News Column

Three new comedy series premiere Thursday night

October 2, 2013


LOS ANGELES _ The three new network comedies launching Thursday night all use family as the fuel to spark laughs.

Will Arnett is joined by Emmy winners Beau Bridges and Margo Martindale in the new CBS series "The Millers," while Emmy winner Sean Hayes, best known for his days on "Will & Grace," plays a single dad in the new CBS comedy "Sean Saves the World." NBC also is adding "Welcome to the Family," starring Mike O'Malley ("Glee"), Mary McCormack ("In Plain Sight"), Ricardo Chavira ("Desperate Housewives") and Justina Machado ("Six Feet Under") as two families brought together by the children.

Here's a closer look at each show:


_"The Millers"

In "The Millers," Bridges and Martindale play Arnett's parents. When they decide to divorce, the absent-minded dad moves in with his son.

Playing the dad gives Bridges a lot of acting freedom.

"I think one thing that happens to you when you get older is you worry a little less about what you have to say to people, your loved ones and so forth. You just basically get it off your chest," Bridges says.

"The Millers" reunites Bridges with series creator Greg Garcia. They worked together on Garcia's previous series, "My Name Is Earl," where Bridges played the father to the show's title character. Bridges loves Garcia's writing, so he jumped at the chance to work with him again.

"It's all about the story, the writing. It all begins there 'The play's the thing,' like Shakespeare said a long time ago," Bridges says.

Martindale has been acting for years, but it wasn't until she turned 60 that her career went into high gear. Her Emmy-winning work on "Justified" took her to other series, including "A Gifted Man" and "The Americans." All three were serious dramas, so "The Millers" is a big change.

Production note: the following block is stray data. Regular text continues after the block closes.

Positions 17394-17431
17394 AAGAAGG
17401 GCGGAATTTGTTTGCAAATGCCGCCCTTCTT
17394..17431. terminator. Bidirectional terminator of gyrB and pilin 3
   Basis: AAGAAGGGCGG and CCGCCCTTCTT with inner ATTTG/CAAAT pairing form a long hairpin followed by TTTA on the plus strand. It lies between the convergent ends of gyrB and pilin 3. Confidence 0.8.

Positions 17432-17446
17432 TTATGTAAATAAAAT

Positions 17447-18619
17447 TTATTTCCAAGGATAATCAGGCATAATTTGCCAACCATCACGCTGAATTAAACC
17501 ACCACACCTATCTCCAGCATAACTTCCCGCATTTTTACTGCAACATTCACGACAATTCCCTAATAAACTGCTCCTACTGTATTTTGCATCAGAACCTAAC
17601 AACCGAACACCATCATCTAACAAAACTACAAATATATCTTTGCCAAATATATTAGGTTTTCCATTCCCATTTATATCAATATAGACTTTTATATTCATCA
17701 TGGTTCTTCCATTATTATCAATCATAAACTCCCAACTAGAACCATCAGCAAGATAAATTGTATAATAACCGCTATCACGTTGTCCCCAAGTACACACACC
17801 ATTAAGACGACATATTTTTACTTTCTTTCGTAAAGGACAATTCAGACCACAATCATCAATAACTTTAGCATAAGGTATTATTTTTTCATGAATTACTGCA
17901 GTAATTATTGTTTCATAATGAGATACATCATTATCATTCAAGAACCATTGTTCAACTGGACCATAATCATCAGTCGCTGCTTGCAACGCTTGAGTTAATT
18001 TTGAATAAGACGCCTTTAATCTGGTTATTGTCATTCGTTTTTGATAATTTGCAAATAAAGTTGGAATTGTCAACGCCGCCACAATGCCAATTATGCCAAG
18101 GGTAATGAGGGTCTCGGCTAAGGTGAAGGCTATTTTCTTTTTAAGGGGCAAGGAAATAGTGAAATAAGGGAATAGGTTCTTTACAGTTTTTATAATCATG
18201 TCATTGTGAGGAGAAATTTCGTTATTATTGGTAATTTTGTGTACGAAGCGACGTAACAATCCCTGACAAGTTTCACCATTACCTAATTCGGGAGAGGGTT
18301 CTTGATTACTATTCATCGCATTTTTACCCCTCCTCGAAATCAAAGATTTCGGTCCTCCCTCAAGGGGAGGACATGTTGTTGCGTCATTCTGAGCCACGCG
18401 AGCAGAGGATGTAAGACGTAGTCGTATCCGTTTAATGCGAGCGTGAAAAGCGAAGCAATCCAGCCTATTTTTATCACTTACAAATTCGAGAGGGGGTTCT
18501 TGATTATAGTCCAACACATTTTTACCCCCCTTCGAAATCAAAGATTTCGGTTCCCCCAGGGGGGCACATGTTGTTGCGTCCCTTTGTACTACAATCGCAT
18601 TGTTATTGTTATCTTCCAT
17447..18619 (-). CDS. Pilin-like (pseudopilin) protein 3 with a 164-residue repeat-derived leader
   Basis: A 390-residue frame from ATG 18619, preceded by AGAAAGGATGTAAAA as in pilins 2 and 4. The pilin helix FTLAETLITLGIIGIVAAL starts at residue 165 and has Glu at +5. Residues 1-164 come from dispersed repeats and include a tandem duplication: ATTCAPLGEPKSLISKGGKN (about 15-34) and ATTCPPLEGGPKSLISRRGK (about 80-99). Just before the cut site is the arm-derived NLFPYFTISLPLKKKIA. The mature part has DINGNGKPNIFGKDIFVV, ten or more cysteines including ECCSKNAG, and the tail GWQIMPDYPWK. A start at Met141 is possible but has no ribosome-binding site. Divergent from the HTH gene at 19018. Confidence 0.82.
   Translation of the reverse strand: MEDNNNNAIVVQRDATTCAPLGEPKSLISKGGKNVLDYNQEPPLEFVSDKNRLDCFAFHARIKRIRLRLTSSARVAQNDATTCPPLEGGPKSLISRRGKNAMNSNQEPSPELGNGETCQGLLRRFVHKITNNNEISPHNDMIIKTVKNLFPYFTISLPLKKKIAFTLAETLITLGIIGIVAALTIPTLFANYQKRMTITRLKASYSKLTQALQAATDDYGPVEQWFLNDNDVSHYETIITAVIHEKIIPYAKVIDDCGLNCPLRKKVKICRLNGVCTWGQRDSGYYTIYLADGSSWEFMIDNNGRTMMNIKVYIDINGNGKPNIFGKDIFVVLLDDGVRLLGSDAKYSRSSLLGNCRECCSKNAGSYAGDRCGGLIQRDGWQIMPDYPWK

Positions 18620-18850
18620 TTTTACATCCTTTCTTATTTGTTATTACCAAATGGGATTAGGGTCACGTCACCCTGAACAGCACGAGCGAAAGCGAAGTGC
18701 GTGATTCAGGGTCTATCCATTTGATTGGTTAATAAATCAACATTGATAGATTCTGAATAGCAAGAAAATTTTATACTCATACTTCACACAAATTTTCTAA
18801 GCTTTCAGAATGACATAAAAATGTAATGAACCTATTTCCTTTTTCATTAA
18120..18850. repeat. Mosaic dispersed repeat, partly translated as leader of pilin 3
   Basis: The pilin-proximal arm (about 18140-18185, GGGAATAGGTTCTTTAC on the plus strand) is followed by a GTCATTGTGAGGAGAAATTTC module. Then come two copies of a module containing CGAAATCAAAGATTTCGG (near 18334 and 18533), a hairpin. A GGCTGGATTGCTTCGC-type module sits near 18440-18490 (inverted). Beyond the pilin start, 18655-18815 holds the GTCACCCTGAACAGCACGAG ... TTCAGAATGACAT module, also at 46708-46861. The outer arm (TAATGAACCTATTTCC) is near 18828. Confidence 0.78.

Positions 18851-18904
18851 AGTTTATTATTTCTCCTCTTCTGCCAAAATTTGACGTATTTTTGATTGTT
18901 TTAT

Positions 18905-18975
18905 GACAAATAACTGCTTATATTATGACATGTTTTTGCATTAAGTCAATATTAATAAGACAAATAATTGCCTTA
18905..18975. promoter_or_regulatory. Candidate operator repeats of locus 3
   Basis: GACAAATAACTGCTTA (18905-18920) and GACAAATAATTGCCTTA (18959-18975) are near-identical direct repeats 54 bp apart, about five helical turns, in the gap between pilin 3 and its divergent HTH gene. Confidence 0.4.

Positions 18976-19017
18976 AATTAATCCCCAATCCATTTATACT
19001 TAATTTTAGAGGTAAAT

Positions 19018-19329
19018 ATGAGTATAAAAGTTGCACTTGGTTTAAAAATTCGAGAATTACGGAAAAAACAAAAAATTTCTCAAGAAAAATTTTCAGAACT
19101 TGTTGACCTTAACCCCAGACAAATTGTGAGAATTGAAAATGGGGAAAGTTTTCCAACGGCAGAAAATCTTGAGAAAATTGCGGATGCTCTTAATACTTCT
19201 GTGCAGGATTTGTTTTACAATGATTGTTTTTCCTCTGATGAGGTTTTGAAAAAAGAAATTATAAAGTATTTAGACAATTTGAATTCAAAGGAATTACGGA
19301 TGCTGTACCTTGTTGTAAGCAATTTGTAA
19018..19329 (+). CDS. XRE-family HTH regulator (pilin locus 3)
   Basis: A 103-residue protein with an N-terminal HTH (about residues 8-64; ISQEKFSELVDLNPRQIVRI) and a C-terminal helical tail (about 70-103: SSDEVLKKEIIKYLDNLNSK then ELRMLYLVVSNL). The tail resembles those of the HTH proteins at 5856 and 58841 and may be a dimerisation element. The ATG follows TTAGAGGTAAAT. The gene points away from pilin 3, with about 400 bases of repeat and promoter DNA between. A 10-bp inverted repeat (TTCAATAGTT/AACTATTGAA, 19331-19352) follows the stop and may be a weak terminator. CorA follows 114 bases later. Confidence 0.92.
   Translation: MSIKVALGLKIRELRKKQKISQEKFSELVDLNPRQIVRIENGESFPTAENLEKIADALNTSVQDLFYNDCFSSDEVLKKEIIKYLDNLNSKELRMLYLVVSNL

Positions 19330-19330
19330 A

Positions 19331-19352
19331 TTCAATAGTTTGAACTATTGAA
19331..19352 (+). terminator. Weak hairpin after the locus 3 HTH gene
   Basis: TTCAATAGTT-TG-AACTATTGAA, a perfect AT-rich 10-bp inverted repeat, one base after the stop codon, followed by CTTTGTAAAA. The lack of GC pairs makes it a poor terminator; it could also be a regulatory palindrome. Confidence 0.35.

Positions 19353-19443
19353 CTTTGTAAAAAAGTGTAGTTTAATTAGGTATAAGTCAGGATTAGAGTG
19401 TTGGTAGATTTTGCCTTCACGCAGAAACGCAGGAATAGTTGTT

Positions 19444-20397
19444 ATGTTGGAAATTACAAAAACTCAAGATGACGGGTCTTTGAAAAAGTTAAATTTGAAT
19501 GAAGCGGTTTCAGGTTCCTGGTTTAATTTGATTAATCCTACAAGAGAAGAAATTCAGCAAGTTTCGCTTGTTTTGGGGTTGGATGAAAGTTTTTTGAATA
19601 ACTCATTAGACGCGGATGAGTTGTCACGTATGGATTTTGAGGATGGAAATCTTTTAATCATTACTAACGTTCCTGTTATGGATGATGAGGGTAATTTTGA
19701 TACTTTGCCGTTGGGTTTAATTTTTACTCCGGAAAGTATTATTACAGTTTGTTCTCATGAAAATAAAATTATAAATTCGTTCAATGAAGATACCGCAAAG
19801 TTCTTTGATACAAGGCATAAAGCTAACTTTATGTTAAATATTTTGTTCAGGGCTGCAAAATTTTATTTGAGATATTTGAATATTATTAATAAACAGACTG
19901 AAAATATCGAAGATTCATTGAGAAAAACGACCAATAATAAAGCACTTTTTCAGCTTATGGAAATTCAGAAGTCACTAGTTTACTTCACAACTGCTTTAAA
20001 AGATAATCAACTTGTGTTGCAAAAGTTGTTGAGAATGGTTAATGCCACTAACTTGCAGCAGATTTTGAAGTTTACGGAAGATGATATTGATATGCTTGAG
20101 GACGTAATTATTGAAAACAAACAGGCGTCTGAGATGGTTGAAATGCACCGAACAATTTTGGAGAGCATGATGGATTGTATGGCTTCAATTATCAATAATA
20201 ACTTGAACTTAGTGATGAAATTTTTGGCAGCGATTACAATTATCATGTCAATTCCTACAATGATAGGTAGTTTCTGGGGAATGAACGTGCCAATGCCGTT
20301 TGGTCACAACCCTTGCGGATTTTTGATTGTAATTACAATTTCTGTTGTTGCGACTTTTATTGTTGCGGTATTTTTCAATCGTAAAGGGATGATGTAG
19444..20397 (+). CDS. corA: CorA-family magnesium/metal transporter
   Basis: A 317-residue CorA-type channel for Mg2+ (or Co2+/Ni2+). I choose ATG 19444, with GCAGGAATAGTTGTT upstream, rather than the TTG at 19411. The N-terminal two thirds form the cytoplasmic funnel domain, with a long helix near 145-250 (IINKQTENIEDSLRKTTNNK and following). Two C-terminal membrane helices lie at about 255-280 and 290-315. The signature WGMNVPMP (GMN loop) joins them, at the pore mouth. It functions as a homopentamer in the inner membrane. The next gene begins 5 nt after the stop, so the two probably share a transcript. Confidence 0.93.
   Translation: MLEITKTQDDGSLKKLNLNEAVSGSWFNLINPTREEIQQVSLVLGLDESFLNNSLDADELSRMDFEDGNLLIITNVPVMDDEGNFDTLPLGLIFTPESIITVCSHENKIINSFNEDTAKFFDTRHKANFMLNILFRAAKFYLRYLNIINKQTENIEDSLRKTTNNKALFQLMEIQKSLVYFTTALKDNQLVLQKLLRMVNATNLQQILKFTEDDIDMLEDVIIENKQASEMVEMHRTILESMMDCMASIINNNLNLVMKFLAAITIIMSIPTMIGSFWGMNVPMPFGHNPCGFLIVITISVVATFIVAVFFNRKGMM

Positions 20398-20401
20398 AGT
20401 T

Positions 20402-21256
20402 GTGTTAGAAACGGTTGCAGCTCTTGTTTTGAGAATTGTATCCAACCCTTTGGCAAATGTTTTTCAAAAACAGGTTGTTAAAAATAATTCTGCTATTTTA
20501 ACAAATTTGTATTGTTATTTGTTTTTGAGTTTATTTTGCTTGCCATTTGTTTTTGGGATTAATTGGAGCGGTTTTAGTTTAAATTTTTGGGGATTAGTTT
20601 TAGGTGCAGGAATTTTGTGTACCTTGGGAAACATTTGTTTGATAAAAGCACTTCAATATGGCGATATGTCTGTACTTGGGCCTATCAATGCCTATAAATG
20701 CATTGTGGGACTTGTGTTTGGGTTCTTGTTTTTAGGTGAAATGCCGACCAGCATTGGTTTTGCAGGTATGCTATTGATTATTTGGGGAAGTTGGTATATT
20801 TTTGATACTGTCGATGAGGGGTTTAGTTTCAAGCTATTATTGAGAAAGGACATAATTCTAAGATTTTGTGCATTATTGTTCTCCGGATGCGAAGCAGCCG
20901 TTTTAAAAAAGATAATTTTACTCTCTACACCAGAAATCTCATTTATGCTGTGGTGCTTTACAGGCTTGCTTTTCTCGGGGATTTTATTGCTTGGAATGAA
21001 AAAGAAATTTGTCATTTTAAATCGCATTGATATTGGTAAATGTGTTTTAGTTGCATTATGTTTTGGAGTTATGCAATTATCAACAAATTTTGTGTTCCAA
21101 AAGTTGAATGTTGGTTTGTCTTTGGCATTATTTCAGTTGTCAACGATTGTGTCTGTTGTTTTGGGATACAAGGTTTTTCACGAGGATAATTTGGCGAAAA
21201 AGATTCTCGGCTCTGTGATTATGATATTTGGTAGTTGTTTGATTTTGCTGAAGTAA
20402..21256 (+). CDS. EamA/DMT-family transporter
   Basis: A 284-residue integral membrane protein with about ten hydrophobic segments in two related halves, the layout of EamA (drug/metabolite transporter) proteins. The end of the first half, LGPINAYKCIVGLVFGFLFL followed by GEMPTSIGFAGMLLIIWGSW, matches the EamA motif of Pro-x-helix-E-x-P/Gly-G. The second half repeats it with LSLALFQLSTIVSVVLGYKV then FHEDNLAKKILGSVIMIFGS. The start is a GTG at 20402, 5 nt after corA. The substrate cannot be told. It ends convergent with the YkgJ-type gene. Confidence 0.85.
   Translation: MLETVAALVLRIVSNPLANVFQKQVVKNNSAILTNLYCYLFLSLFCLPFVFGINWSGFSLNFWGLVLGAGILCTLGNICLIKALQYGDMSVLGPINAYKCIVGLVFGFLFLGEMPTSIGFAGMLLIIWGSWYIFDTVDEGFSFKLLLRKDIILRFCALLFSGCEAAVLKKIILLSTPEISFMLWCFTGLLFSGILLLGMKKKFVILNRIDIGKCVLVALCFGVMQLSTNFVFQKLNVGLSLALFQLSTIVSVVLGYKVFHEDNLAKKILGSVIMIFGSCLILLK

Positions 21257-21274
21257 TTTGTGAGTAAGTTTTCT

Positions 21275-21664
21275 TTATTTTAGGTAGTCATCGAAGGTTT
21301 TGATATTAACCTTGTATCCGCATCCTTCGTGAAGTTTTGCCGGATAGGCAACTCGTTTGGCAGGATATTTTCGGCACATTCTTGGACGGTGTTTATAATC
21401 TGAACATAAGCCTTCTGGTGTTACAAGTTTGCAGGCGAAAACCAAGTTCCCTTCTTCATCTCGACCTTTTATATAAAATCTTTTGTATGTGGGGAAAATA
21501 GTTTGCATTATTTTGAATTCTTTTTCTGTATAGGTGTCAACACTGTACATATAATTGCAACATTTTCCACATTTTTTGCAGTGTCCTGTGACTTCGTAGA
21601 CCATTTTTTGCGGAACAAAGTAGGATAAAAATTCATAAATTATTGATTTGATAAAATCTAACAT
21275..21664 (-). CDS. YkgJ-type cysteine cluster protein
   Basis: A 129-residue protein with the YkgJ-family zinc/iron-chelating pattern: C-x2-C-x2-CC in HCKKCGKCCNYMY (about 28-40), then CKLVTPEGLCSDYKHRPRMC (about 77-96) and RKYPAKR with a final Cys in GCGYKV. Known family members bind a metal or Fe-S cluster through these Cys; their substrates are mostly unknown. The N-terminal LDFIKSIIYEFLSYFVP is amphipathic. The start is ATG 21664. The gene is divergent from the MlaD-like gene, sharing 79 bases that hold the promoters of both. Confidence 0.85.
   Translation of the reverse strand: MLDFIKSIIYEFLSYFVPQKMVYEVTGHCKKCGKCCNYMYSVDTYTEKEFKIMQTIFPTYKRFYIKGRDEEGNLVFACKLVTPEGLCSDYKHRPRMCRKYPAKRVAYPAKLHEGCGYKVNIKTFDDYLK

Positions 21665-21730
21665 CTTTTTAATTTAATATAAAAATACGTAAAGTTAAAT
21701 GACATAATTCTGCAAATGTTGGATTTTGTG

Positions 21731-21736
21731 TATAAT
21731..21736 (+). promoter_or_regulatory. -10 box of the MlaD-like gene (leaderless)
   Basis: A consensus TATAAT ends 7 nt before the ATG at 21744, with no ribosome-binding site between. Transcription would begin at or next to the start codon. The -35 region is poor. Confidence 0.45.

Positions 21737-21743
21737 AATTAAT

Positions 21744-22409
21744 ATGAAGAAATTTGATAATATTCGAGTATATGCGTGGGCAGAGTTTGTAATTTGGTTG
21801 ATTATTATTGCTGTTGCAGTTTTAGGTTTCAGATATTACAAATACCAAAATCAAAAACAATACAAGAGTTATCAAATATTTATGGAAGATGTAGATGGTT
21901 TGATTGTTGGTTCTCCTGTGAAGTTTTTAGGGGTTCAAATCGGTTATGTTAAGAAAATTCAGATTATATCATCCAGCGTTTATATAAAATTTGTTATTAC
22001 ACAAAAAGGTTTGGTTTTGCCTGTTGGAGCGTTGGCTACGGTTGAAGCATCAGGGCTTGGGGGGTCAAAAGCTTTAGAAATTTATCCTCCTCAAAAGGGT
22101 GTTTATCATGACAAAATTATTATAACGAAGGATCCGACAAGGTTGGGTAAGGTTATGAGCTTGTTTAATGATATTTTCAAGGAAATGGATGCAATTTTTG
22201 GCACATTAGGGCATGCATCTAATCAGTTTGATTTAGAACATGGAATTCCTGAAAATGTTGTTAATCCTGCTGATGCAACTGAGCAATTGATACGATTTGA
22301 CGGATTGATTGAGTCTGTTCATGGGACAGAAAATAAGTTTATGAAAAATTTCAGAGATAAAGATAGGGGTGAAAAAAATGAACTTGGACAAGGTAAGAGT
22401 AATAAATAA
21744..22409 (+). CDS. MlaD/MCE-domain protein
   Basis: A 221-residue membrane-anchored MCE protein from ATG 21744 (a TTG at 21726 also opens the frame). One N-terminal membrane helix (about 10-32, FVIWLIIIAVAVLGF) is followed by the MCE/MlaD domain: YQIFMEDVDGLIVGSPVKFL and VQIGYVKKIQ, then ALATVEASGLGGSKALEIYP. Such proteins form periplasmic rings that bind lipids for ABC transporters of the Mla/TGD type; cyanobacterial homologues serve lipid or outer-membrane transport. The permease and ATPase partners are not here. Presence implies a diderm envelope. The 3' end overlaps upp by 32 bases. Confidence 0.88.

After winning the Emmy, Martindale's been able be more selective about work.

"I get to turn down jobs now, which is really something that didn't happen before. Things are great. I feel happy. I've worked all my life. ... You just didn't notice me," Martindale says.

As for making the move to comedy, she says: "It will keep me on my toes more."


_"Sean Save the World"

In "Sean Saves the World," Hayes plays a divorced gay dad whose life is complicated by his 14-year-old daughter (Samantha Isler), pushy mother (Linda Lavin) and demanding boss (Thomas Lennon).

A big difference between when "Will & Grace" launched in 1998 and now is that having a gay character on the show doesn't get the attention it once did. A modest Hayes talks about the impact "Will & Grace," which ended in 2006, had on the TV world.

"I think it was impactful, but to say that, being on it, I don't want it to sound egotistical. But to remove myself from 'Will & Grace,' I would like to believe that it had a big influence on the gay movement in America. According to Joe Biden, it did," Hayes says.

He says the landscape of television has changed. Now, the sexuality of a character is just an afterthought.


_"Welcome to the Family"

Parenting also is the focus of the new NBC comedy "Welcome to the Family." It looks at what happens when a couple on high school graduation day announce they are about to become parents. The future grandparents must find a way to get along despite some major differences.

O'Malley believes the show offers such a broad look at families that it will have a large appeal.

"This is a family over here that loves and dotes on their children and wants to do everything together. This is (another) family over here: We're happy our daughter is leaving for college. We want her out of the house, and we want her gone so we can get back to having the life we had before she was born," O'Malley says. "I think there's a lot of people that can relate to that. You know, you meet someone. You fall in love. You like to go to see music. You like to go to the movies. You read the same books. You want to do all these experiences. Then you have a kid, and you can't do all those things that you used to like to do together."



8:30 p.m. EDT Thursday, CBS


8:30 p.m. EDT Thursday, NBC


9 p.m. EDT Thursday, NBC


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